But the delays in judges admitting and making progress on the substance of the suits has sown doubt that this route of private enforcement will bring more success than data-protection regulators' own-initiative probes into mishandling of personal data.
The UK Information Commissioner's Office investigated Facebook over the Cambridge Analytica fiasco and fined it 500,000 pounds ($650,000), the maximum allowed under the country's data-protection regime at the time (the EU's much tougher General Data Protection Regulation did not take effect until the end of May 2018).
Ireland's data-protection authority will also soon issue decisions and potentially hefty fines in several unconnected investigations against Facebook for suspected breaches of the GDPR, which can expose a company to fines of up to 20 million euros or 4 percent of its turnover.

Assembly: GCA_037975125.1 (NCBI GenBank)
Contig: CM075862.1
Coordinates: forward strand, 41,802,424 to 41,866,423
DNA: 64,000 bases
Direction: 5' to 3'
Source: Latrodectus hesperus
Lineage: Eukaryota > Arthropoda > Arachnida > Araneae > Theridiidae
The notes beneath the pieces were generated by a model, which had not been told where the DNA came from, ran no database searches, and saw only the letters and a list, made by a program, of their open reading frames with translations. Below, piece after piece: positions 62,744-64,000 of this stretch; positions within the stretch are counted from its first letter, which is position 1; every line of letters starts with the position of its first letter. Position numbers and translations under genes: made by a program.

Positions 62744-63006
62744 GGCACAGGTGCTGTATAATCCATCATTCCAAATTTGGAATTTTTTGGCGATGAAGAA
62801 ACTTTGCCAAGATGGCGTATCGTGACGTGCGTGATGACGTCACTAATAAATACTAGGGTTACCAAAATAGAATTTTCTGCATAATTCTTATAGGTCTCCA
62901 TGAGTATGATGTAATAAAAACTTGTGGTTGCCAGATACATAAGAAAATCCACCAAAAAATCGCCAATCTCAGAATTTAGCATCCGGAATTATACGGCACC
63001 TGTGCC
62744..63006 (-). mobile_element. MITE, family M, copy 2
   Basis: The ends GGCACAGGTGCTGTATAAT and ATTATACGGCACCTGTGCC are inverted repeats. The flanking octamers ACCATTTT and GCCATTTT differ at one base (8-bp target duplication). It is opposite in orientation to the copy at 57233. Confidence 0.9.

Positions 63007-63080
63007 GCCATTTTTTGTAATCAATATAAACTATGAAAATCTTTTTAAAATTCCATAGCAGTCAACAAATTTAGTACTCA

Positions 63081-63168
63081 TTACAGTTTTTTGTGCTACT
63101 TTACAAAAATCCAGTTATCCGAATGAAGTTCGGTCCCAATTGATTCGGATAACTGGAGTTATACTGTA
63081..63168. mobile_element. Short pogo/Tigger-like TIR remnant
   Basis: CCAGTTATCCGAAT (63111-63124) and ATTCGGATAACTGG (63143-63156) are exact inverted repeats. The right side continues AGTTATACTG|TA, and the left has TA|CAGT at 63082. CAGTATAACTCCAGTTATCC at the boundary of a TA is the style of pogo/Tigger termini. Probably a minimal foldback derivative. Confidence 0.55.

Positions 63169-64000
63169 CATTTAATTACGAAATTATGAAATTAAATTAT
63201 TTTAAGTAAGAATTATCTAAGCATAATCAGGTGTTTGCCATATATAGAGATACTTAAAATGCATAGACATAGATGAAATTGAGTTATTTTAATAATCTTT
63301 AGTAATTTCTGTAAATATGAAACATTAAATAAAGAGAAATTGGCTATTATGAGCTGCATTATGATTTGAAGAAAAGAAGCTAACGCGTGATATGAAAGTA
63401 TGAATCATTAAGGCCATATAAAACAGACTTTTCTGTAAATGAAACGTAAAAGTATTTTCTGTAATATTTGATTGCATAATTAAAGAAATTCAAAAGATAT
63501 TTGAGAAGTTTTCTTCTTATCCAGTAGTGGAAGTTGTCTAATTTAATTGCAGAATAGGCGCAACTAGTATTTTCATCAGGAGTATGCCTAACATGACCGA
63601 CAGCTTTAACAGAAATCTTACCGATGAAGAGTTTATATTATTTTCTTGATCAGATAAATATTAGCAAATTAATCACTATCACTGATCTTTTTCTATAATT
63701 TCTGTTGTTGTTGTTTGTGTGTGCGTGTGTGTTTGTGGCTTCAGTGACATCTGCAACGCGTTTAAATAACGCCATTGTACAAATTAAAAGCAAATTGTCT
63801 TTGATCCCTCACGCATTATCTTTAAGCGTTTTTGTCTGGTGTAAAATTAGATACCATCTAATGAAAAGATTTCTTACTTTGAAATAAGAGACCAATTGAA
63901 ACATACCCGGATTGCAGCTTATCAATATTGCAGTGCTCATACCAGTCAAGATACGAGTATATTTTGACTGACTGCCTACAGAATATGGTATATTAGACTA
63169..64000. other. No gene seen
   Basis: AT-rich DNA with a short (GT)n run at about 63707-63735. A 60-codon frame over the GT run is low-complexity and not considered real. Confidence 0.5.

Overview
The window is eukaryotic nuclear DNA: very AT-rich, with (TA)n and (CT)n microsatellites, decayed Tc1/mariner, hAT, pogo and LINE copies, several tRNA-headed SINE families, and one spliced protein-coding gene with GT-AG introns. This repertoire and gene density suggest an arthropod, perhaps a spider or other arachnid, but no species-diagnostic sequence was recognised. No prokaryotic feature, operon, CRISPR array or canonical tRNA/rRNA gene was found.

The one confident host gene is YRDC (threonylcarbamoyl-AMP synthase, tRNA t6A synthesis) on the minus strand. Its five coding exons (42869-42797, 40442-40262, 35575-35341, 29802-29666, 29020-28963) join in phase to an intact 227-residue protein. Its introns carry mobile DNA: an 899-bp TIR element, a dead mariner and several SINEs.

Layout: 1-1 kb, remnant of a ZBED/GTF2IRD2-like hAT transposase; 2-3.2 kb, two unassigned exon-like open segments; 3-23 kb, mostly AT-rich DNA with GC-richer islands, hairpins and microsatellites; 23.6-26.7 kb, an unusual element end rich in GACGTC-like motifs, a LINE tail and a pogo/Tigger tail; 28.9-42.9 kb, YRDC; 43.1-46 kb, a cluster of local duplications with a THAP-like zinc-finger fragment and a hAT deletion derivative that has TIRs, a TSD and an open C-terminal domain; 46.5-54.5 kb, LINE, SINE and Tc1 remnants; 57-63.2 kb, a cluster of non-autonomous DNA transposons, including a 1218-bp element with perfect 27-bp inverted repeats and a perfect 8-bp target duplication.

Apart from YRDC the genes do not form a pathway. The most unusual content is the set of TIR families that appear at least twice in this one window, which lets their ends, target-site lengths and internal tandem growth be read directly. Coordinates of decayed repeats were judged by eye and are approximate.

In all four lawsuits, Facebook has sought to protract proceedings, focusing on procedural issues to delay the scheduling of hearings. Litigants must surmount difficulties ranging from issues around courts' jurisdiction to hear the cases to arguing the novel concept of non-material damage.
In the case brought by Spanish consumer organization OCU, Facebook has requested translation of all documents into English and has submitted that the Madrid commercial court reviewing the claim lacks jurisdiction to hear the case. OCU told MLex that it was waiting for the court to share Facebook's submission with it, so that it can present its response to the jurisdiction assertion.
In Portugal, too, "Facebook has contested the Portuguese jurisdiction, not only on territorial grounds but also on material grounds," Portuguese consumer organization Deco told MLex. "The biggest difficulties that Deco foresees are related to procedural maneuvers of Facebook to delay the court's decision."
The notion of non-material harm presents another difficulty in convincing judges that Facebook should compensate users. The crux is defending a claim for damages where a user hasn't suffered any financial loss as a result of a privacy violation. This concept in the data-protection sphere is relatively new, and national courts have had scant chance to build case law to draw on.